As we enter into the last weeks of the liturgical year the readings get more eschatological. The preacher here today was of a mind that we should not ever be prone to thinking that we are in the last days. To be sure, there has been many a Protestant sect that has predicted even the very day of the parousia, with results we can all to easily guess. Yet the end has to come some time, and both our Lord and the apostle assure us that there will be signs of its impending arrival.
What a year it has been. IS/Daesh apocalyptic atrocities, the disaster in the Yemen, a new cold war between Russia and the West, renewed attempts at militant Muslim terrorism in the West (most of which we will not hear about for a long time to come), an even more fanatical North Korea, and the election of Donald Trump. Continue reading “The end is nigh?”
It is certain that I am not alone in saying that while I am not exactly happy that Donald Trump has been elected president of the USA, I am not unhappy that Hillary Clinton has not been elected.
But the election and its aftermath are fast becoming an object of fascination. Certain things seem to have been revealed even more starkly in their true colours; true in the sense of what they actually are, not necessarily what they should be.
So the sight of liberal voters rioting in Portland and elsewhere, arming themselves with bats to attack police and storefronts, hashtagging #notmypresident like there is no tomorrow (they all expect #Trumpageddon imminently), crying on Youtube videos, and forecasting the end of the American political order is fascinating. Actually, it is a more than a little pathetic. Continue reading “True Colours—Election Fallout (Updated)”
This expands on first reactions posted on Facebook this morning. There is a lot to take in this morning.
Radio 4 was quietly but obviously confused when I awoke this morning. The result surprises me but does not surprise me as well: I thought the early voting would clinch it for Clinton but on the other hand the last few years have seen the political order in both Church and state upended across the globe: Brexit, Pope Francis, Duterte—a real mixed bag. Continue reading “The US Election—Fools Rush In”
This morning I was down to celebrate the conventual Mass, and on this day every November we offer Mass for the deceased relatives and benefactors of the English Benedictine Congregation. It got me thinking on purgatory, and I was propelled a little further along by something I read in the latest (and last?) from the pope emeritus, Benedict XVI: Last Testament in his own words, translated by Dr Jacob Phillips (one of those bright young things at St Mary’s University, Twickenham) and hot off the press and into our mailboxes this past week. Continue reading “Purgatory Revisited”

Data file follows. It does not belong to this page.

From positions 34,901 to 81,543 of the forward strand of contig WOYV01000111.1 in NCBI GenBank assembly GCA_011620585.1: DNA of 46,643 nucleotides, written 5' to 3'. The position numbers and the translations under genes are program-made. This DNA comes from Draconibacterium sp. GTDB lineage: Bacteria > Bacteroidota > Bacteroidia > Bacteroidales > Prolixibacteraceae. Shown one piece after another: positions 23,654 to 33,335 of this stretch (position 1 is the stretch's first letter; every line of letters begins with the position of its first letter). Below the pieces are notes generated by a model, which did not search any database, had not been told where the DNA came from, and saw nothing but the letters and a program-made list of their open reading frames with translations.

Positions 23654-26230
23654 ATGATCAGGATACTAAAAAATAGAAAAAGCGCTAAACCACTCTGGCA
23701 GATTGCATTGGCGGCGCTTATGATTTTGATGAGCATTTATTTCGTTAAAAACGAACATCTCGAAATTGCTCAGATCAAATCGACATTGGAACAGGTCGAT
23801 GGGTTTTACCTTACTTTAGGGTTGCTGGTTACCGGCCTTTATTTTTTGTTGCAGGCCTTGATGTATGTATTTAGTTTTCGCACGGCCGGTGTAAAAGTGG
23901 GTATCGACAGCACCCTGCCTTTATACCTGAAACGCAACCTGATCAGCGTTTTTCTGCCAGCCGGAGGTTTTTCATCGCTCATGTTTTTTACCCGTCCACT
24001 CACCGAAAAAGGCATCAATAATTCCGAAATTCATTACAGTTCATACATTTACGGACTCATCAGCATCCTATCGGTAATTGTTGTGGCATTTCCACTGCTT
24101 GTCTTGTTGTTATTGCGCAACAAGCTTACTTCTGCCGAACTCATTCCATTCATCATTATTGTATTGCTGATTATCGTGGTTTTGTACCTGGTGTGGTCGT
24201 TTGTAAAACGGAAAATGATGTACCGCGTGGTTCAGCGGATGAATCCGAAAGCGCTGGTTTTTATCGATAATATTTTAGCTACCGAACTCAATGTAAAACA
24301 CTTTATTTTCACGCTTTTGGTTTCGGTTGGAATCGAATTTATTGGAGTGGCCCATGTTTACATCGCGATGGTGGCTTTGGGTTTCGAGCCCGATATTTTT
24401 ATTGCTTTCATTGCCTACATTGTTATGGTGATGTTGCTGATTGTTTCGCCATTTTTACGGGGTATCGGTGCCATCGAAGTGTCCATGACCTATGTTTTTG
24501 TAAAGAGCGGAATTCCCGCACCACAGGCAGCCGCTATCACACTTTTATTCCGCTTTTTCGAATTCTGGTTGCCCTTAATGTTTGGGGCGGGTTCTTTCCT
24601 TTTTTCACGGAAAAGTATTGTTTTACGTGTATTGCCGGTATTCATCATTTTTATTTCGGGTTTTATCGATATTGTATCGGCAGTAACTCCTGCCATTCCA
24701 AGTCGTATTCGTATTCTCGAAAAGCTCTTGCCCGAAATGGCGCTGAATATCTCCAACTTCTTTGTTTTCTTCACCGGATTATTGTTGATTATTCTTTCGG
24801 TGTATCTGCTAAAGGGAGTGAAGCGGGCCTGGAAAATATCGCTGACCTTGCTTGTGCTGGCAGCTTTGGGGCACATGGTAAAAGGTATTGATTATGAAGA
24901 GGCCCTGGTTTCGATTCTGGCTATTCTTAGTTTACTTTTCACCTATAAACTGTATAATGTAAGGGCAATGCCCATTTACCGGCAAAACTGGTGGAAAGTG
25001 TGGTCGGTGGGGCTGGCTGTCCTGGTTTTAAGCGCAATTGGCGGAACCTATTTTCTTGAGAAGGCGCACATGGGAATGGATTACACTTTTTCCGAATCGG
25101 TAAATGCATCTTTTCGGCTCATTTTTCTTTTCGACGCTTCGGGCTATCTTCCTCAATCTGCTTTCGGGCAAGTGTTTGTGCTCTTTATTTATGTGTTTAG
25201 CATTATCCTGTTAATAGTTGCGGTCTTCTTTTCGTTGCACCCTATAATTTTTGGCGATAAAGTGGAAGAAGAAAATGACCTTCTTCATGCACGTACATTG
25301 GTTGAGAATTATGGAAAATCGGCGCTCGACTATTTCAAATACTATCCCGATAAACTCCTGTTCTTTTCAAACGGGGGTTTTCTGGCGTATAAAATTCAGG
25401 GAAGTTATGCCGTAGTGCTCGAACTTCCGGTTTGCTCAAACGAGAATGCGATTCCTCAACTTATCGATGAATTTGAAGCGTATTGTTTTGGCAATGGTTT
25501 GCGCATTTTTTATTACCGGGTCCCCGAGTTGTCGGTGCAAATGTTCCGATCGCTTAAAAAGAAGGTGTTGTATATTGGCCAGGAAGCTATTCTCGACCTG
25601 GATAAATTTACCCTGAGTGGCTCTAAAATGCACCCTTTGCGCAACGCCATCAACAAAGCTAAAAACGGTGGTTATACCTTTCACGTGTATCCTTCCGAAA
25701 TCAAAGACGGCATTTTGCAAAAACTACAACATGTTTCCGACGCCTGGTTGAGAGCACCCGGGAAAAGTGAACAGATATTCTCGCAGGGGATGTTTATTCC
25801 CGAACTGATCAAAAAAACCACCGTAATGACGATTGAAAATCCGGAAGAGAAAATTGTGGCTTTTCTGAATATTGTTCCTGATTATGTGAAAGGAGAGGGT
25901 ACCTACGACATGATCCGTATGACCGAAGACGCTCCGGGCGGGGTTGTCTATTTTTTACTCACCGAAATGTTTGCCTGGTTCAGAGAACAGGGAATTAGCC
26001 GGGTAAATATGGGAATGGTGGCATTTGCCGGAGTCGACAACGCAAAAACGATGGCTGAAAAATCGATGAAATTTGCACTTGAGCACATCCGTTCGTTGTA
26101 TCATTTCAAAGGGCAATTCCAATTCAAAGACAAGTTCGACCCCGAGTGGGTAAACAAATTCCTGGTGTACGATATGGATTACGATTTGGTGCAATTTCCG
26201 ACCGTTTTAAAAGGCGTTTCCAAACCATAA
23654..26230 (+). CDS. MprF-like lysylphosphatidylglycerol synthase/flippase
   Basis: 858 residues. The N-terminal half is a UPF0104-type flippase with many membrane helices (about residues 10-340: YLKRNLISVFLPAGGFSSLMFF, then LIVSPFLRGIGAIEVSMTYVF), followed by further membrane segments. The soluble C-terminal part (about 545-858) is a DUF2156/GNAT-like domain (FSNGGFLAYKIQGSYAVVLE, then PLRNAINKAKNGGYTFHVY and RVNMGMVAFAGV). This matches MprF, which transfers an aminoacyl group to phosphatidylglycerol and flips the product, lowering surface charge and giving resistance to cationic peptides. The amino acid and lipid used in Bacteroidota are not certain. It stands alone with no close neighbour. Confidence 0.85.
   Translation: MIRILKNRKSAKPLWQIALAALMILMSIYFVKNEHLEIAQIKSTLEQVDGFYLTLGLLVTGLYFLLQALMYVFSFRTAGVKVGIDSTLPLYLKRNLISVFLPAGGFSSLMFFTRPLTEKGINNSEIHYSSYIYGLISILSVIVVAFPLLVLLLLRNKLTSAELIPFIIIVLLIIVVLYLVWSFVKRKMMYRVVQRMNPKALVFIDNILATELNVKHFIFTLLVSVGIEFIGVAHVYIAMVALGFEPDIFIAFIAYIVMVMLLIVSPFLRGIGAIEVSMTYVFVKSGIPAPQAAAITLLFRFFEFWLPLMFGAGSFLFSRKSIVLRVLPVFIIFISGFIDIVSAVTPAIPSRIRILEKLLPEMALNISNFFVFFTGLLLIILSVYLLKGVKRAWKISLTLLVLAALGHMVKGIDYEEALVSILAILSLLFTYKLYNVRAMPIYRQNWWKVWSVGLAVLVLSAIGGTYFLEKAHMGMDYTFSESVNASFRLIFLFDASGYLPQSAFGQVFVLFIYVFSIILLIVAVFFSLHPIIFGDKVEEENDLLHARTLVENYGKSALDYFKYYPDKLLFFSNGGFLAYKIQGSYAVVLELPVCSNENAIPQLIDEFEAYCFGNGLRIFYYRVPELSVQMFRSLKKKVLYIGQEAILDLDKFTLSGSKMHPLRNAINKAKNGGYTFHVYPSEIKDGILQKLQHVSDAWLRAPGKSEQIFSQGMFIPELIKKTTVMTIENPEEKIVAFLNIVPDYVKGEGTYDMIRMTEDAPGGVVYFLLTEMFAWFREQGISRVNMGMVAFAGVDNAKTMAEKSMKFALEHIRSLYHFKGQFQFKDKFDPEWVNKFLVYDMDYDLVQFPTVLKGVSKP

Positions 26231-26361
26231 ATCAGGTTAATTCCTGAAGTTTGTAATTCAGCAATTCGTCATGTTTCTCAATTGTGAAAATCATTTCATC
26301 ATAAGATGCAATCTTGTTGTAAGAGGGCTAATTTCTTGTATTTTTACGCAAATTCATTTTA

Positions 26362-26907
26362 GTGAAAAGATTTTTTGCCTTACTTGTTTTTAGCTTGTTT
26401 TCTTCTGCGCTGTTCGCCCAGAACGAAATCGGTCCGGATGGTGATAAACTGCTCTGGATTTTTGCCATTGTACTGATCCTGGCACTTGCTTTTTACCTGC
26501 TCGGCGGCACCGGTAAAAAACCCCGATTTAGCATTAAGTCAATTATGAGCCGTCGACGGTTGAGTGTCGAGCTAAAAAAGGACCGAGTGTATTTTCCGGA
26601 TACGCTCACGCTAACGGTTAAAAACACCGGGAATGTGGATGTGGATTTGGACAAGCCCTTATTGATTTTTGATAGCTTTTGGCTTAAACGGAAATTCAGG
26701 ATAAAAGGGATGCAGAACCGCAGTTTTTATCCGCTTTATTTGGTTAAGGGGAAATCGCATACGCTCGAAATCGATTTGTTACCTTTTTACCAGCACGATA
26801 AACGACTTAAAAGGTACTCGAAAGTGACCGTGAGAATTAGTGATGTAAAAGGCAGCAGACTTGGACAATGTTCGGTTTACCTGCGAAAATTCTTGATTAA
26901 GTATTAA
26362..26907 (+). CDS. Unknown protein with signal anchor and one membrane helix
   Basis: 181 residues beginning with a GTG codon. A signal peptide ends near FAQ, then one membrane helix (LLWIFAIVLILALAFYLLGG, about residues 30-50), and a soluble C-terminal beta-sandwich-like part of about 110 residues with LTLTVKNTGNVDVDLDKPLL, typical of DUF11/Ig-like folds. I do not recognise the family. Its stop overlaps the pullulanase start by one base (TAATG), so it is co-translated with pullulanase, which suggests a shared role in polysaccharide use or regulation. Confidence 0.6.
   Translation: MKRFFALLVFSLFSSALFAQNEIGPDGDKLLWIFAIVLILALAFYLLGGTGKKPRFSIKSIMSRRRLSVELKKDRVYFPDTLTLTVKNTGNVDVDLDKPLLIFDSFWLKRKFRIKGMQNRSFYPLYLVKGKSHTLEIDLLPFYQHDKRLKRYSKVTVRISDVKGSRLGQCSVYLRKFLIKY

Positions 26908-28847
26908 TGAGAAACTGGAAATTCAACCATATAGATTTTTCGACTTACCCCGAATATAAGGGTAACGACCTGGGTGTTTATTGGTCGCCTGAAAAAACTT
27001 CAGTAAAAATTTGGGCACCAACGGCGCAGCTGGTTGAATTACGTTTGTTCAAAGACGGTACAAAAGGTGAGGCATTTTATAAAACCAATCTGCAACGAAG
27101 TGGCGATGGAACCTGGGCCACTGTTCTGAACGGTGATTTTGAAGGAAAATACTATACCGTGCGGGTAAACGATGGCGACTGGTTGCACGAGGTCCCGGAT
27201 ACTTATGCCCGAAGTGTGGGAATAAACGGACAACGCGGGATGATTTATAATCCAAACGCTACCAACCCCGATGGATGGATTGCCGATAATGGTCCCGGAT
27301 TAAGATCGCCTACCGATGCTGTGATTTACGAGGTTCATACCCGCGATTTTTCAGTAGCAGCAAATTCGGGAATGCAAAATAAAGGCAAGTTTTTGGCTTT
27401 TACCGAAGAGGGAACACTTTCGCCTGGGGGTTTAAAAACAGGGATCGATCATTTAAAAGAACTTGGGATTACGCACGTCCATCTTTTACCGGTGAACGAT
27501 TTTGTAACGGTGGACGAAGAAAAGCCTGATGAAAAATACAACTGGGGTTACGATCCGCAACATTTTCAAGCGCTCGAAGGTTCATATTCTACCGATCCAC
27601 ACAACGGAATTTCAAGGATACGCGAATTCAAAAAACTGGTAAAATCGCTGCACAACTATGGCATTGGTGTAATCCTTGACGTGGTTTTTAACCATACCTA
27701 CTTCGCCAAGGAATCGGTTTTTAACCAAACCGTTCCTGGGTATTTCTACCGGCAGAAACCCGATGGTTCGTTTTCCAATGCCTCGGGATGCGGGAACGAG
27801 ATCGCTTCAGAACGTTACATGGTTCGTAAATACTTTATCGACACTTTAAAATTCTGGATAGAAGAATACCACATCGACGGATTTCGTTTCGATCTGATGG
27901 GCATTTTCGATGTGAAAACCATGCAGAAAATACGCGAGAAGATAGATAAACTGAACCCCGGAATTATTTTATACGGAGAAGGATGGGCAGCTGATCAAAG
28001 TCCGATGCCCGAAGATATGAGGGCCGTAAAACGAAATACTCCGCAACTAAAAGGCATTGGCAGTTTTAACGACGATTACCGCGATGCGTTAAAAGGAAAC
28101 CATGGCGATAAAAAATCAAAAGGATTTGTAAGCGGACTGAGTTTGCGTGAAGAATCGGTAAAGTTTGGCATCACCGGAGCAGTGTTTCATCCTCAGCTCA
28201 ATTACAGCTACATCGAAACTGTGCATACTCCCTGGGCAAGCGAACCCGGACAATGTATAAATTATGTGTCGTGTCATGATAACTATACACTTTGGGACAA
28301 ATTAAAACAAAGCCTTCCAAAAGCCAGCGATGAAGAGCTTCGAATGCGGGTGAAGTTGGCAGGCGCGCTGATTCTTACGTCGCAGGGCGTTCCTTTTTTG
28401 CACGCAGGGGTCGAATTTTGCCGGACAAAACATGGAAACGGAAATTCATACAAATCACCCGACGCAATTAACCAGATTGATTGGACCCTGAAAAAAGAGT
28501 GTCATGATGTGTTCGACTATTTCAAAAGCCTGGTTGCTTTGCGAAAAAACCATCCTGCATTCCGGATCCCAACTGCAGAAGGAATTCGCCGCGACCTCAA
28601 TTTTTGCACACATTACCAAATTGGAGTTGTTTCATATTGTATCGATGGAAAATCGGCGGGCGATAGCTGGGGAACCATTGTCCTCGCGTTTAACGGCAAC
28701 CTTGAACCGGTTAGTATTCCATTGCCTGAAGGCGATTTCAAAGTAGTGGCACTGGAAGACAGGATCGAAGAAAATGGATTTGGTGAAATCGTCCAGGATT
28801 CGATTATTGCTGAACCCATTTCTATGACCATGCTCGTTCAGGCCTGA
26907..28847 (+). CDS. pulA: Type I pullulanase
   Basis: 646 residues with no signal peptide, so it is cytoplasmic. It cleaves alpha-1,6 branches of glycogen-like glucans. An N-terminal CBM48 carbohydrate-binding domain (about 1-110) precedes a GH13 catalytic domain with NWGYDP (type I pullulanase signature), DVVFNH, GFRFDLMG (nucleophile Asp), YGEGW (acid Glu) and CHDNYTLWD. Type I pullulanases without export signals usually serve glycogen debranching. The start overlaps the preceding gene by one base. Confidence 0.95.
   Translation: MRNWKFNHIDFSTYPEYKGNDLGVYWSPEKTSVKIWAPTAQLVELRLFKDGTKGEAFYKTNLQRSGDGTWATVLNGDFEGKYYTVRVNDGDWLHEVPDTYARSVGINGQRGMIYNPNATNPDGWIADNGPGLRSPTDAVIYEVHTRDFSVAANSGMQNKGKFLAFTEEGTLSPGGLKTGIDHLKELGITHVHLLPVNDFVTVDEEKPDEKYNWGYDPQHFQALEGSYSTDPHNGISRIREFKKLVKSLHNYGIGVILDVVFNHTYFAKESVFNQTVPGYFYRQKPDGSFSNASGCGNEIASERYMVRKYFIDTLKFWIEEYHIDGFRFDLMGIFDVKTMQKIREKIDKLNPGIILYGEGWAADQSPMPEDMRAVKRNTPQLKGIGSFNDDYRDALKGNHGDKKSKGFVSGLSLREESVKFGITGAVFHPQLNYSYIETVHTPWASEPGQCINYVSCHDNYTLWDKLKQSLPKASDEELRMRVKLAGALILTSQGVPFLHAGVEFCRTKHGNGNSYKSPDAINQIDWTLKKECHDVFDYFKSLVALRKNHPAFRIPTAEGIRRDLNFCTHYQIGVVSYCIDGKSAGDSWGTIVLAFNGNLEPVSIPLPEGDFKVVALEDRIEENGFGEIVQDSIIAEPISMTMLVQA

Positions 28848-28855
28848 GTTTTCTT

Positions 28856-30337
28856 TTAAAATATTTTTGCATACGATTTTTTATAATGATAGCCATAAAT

Thesis writing and the various thrills and spills of the vita monastica have caused me to neglect the blog. Maybe that is a good thing. A series of events, not with an ominous air when seen together, have challenged any sanguine approach I might have had towards the current state of play in the Church and the world. The dismal presidential election in the USA, the hideous new presidency in the Philippines, the aggressive posturing of Putin, the demonic embodiment that is IS/Daesh, exhortations to “celebrate” the tragedy of the Reformation, the recent radical reformation of the Congregation for Divine Worship, and a series of earthquakes in Italy that have destroyed the basilica in St Benedict’s home town, Norcia – all these militate against optimism. Continue reading “A changing church – part 2”
A few miles south of Hadrian’s Wall, and at the eastern end of Northumberland, I am making use of a cottage generously offered by benefactors for the purpose of breaking the back of a short dissertation. The best laid plans of mice and monks, of course… it is breaking me.
It is perhaps not totally effective, or even healthy, to attempt to overcome the incessant distractions of pervious months and seek a near complete solitude for 10 days in order to form one’s reading and thinking into a coherent pattern, transcribe it to computer and expect a satisfying result. There have been periods of waxing and of waning in the operations of the intellect, and yesterday proved to be quite frustrating and indeed disheartening. The downside of solitude is that there is no one, apart from God and his heavenly court, to unload onto. And the heavenly ones, of course, do not usually respond immediately or audibly. Continue reading “A random ramble with Colonel Blimp”